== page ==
One day last week, I threw the ingredients for bread into the mixing bowl of my bread machine and hit the start button for the dough cycle. Two hours later the machine finished its work and I lifted the lid, ready to punch down the risen dough and form it for its second rise.
Proof the yeast, add the flour, mix and knead, knead some more, let it rise, punch it down, shape the dough, let it rise…
It’s a long process, a restful process.
Or a frustrating one.
It all depends on the perspective.
For most of the high school sophomores in the Bread of Life class I taught the first two weeks of January, frustration won over rest.
“Why does the yeast need to proof? And what does that mean?”
“Have I kneaded enough? No? Really? How much longer?”
“It’s still not ready?”
“It has to rise again?”
“When will it be done?”
We made yeast bread six times during the course, and some of them were still asking the same questions on day six.
I ask the same questions of God.
How long? When will this be over? Haven’t I been in this situation long enough? Isn’t there anything I can DO? Just WAIT?
Breadmaking is a complicated process–and a little magical, too. The yeast—captured as a living organism and then dehydrated (“put to sleep” in a sense)—is “waked up” by the warm liquid. It bubbles and pops on the surface, letting you know, “Yes, I’m alive! I will work.” You add flour (and a few other things) and begin to knead. As you shove at the dough, hit it, smack it, even toss it back and forth (if you have a couple people), the protein in the four (called “gluten”) begins to stretch; it becomes elastic and flexible.
Then you let it rest. While it rests, it rises, and you wait, peeking every so often to see it fill up the bowl. Finally (this is a long rise period), you punch it down, knock all the extra air out. It deflates when you do this, like a balloon gently popped. You form it then, into loaves or rolls or whatever shape you fancy, and it rises again, smoothing out the surface, becoming beautiful. Another wait, another rest.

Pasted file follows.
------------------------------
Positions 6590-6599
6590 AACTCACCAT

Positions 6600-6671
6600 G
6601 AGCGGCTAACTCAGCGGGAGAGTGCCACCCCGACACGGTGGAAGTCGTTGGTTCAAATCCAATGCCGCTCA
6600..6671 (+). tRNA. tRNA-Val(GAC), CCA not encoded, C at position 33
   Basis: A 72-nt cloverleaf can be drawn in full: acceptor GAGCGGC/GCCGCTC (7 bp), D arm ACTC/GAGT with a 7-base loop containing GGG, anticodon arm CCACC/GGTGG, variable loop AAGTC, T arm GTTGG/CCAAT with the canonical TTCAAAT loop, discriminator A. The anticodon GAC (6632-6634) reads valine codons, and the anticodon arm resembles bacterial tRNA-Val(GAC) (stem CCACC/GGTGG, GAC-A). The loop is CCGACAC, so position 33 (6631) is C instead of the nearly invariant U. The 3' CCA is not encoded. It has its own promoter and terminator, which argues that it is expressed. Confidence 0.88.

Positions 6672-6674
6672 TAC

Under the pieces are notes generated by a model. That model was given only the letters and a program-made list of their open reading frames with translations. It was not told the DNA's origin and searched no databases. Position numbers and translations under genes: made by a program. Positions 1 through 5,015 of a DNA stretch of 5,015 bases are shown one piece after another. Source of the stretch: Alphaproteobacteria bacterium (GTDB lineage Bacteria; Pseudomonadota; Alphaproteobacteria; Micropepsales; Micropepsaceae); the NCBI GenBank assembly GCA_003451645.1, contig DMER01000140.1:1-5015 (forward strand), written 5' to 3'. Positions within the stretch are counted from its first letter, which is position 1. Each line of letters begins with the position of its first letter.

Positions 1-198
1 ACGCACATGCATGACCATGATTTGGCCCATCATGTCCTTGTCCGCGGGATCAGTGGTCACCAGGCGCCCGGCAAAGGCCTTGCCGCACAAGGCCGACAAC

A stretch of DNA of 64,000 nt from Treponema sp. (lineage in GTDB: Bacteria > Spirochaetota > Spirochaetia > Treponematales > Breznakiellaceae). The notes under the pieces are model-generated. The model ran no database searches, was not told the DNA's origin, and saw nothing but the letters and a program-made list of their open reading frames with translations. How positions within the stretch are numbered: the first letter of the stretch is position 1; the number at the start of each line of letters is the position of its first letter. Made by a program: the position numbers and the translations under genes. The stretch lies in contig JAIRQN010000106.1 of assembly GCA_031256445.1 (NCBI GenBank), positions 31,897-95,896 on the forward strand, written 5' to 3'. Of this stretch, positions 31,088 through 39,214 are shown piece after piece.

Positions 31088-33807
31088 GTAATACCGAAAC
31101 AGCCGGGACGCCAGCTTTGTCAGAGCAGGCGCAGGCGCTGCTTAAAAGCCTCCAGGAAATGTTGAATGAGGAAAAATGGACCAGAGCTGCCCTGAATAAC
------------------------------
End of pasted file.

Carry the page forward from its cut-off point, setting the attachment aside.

And, finally, it bakes. And it rises a little more with the extreme heat that would have killed the yeast at any time prior in the process.
It’s a lot like spiritual growth. “Magic” is involved: the Living Water brings to life what was dead within us; the Holy Spirit allows us to stretch and grow beyond our natural limits. A Master Baker (like the Potter) knows the complicated process: how long we need (sorry, unintentional play on words) trials and troubles; when waiting periods will help us grow; the right time to knock us down a little, to let failure reveal sin areas in our lives; what shape is the perfect one for us and most useful for the Baker’s grand plan.
I know so little of the recipe and the plan for me. But God says, “I know the thoughts and plans that I have for you… thoughts and plans for welfare and peace and not for evil, to give you hope in your final outcome” (Jeremiah 29:11, Amplified version).
I don’t know why it’s so hard to remember that I don’t know what I’m doing, but it seems I have to tell myself again and again to “be the dough,” to let go of the desire to control.
And let God, my Master Baker, work.